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Student Stories: Neil Cramond

Updated: 6 days ago

"I am in my late forties based in South West Scotland, drive HGV through the night away from home in order to afford Michael Harding oil paints, Rosemary and Co brushes, and linen on stretcher bars... Also, I have a very supportive wife and a twenty year old drain on my resources, who we are both very proud of for his acting achievements so far. We also feed and walk and pander to every whim of a crazy Jack Russell and Pug crossbreed called Bear."

OCA BA Painting Student Neil Cramond shares his learning journey with us.


What is your previous educational experiences and what drew you to OCA?

I gained a HND in Retail Marketing after I left school. Up until fifth year my plan was to go to Glasgow School of Art, something that was supported by every single teacher I had due to my developing artistic tendencies except for my Higher Art teacher who shattered my confidence and made me look at an alternative career path. I went into Sales and Account Management but always regretted not following my inner passion for what I was good at. We encouraged our son to follow his passion for acting, and watching him bloom made me turn to distance learning to fulfil my own desires.

Can you describe your OCA journey?

For me, it took seven years to complete the four year BA hons course whilst holding down a full time occupation away from home and being a husband and father, so making time to dedicate to studying and developing my artistic practice was quite tricky. My wife's mother also stayed with us and she developed dementia which is a horrible condition, so we all cared for her for several years. I actually documented this experience in my Painting 2 module as this was during Covid-19 pandemic.

Initially I wasn't too keen to look at Art and artists that didn't 'float my boat', I only looked at Art and artists that I was naturally interested in and I think I missed a trick by not being open enough to learn from their processes. Fortunately one of my tutors helped me to overcome this.

What was the Tutor and/or Peer Support like on your course?

Peer support has been critical, I joined a group during my second module in my first year of studies, we arranged to meet fortnightly via zoom meetings to crit each others work and we are all on different pathways and speeds, but we still meet up. This was invaluable experience when it came time to talk about Major Project work. Tutor Bryan Eccleshall deserves a special mention for gradually teasing me away from my Classical Realist tendencies and guiding me (yelling, kicking and screaming) to look at other types of art and artwork where vastly different artists might have a process that I could relate to. This was a light bulb moment as I understood that I could combine my strongly held beliefs of a solid drawing practice along with a more expressive paint handling technique to produce a unique outcome.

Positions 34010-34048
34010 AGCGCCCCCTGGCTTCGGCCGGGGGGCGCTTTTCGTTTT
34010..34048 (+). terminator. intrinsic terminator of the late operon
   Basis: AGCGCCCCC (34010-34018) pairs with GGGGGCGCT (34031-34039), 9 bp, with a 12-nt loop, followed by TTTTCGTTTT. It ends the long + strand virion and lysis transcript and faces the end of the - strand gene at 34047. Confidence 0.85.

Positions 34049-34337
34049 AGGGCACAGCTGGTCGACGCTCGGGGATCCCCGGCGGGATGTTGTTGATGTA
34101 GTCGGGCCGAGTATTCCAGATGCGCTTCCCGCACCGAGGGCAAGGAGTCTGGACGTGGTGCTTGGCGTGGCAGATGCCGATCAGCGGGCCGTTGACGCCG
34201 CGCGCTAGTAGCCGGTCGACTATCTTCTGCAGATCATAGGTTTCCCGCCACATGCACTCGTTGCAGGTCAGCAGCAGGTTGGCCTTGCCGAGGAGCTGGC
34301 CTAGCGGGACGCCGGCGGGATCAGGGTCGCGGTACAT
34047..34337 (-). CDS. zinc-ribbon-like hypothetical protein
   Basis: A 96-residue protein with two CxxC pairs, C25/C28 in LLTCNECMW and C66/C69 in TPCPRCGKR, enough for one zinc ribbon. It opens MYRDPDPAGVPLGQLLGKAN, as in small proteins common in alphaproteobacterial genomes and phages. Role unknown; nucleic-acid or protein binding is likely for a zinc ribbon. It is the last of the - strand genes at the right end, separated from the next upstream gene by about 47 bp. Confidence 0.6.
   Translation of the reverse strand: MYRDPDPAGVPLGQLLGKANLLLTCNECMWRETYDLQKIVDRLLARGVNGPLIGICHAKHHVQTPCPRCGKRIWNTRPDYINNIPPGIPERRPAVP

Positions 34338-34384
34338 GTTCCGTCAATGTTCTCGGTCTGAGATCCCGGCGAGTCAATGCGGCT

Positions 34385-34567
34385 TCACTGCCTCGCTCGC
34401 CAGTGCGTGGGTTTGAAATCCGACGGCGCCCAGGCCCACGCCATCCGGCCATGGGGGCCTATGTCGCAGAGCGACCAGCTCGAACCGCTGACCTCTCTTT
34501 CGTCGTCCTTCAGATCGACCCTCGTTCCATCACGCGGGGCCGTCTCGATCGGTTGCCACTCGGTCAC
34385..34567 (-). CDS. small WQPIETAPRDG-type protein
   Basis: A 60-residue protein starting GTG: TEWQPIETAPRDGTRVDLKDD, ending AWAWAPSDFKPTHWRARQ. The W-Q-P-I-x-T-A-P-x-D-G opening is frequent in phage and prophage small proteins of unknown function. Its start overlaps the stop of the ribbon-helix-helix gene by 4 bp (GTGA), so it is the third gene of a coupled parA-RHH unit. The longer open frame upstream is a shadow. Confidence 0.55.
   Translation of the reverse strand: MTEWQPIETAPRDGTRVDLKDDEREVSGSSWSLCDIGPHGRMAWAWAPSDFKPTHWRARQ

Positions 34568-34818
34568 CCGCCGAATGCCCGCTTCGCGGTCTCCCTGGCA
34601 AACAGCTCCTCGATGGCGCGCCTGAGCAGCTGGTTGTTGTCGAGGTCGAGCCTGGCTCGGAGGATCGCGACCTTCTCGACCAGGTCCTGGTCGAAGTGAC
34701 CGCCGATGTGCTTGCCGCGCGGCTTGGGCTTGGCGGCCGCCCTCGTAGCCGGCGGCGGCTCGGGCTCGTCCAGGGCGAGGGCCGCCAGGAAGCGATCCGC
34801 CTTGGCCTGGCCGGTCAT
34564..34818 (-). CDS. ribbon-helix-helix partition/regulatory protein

What does studying with OCA mean to you?

In short this has been a journey of both self-discovery and validation. Self-discovery in terms of pushing myself to learn oil painting techniques of the Old Masters as well as contemporary artists. Paint was a medium I hadn't used until I joined OCA, I was always more comfortable with pencils and drawing. The fact that my practice has now grown to the extent that I am teaching adults to paint in my studio is quite something. Gaining the BA hons is validation to myself that I was good enough to do this thirty years ago despite what my Higher Art Teacher said.

What's next?

I have made a strong connection with a fellow artist through joining the Open Studios Ayrshire. I now share a studio space where we both teach classes and workshops as well as exhibit with the group at local galleries or within the existing studio space so this is good for networking as we are creating our own artistic hub in the area. I continue to take commissions for pet portraits in oil and do human portraits too. The painting of local celebrity Rose Reilly which is in the public domain at the Rose Reilly Sports Centre in Stewarton and this has given me a thirst for painting celebrities portraits. The process of producing my own exhibition gave me an insight to do this again in the future.

Any advice?

Make as many connections as you can by joining sketch clubs or Open Studios as they get you to exhibit your work, sometimes at prestigious galleries, which is a good experience. Network with other artists, we tend not to hold each other back, we rather raise each other up. Sometimes by embracing something you would not naturally gravitate to, you can learn something new - a new process or technique which can add to your own practice. Use the limitless resource that is YouTube for techniques and ideas.


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1 commento

Emma Drye
Emma Drye
5 days ago

Well done Neil, a great achievement!

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